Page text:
Indiana is in the midst of its worst teacher shortage in the last seven years, according to the Tribune-Star.
Indiana is not alone in this issue — schools across the country report staff shortages in all positions, according to NBC News. In the last few months, the “Great Resignation” has impacted many professions, leaving businesses short-staffed. Beyond restaurants and office buildings, the Great Resignation has hit schools hard.
Jill Shedd, IU’s assistant dean for teacher education, said teachers may be leaving due to challenges created by COVID-19.
Shedd said one of the most difficult new challenges is being cognizant of heightened student stress. Students have been isolated due to the pandemic, and some may be suffering personal loss, Shedd said.
Shedd said despite these stresses, there are some silver linings she thinks will work out in the profession’s favor.
“There’s been a heightened respect for what teachers do,” she said. “I think people have a greater appreciation for the responsibilities, for the demands of the work and in how rewarding it can be, so I think we have a heightened interest in the career.”
Some college students are deterred from pursuing the profession due to teachers’ salaries, Shedd said. However, she said Indiana teacher salaries are improving based on funding from the state and the federal government.
In the meantime, the IU School of Education has tried to combat teacher shortages by recruiting education majors from high schools across the state, Shedd said. On campus, the School of Education is working with the math department to encourage math majors to become teachers.
Shedd said the School of Education also partners with Ivy Tech Community College of Indiana, allowing students to earn a two-year associate degree at Ivy Tech and then transfer to IU to spend the next two years completing a bachelor’s deegree in education.
Jeffrey Anderson, associate dean for undergraduate education, said he foresees growing teacher shortages in the future, whether that’s fewer people going into the profession or more teachers leaving the classroom earlier than they intended.
He said over the last decade there has been both retention and recruitment issues in teaching. For that reason, there are state-sponsored programs creating multiple education pathways to teaching for people with bachelor’s degrees, such as the accelerated Transition to Teaching program.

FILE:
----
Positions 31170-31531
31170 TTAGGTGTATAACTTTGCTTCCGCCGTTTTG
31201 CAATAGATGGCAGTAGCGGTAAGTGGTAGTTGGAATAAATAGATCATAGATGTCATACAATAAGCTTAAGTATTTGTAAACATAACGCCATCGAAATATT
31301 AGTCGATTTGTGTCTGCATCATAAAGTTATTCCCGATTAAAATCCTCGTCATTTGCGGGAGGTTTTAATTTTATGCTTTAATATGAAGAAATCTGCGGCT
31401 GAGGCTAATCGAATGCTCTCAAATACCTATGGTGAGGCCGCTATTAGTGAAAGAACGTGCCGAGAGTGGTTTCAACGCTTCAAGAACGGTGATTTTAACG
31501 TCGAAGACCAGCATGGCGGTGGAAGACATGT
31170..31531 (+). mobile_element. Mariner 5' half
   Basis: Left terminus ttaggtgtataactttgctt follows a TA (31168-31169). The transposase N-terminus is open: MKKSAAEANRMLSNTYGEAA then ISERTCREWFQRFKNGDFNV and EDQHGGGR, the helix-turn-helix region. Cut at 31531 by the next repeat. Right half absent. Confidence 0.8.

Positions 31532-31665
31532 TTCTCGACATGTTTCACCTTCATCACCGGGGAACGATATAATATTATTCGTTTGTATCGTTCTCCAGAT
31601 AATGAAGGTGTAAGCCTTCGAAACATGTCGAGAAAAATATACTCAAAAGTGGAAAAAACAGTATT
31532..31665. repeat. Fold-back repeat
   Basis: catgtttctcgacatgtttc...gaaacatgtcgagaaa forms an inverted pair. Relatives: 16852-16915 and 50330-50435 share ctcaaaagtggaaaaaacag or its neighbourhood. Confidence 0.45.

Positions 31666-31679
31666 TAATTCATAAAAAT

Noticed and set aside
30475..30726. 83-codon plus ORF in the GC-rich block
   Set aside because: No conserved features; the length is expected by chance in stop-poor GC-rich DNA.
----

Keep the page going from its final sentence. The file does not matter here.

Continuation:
“What’s kind of cool about that program is you can also get hired while you’re in the program as a teacher,” he said.
Anderson said aspiring teachers should be careful with shorter, fast track programs. Some are so short that they do not properly prepare future teachers to understand their content and their students, Anderson said.
“The data suggests that if you’re not properly prepared to be a teacher, you’re going to wash out much quicker,” he said.
Anderson said the School of Education is working on getting approval for a minor in teacher education so teaching can be an option for students of a variety of majors.
Michele Moore, a former Metropolitan School District of Martinsville superintendent and visiting clinical assistant professor, said she thinks some teachers are leaving due to the demands of e-learning. It’s even more difficult when teachers also have to teach hybrid classes, with some of their students online and some in person, she said.
Moore said proactive school districts should set the curriculum, but then allow teachers to decide the most effective way to teach the content.
“Teacher job satisfaction is very nuanced,” she said. “Empowering teachers to decide how they deliver the instruction is going to be a key to keeping teachers in the field moving forward.”
Moore said for recruitment in public schools, it’s not all about pay, but career growth.
“I’ve seen a lot of high-performing districts where it’s about empowering teachers and providing career and leadership paths for them,” she said.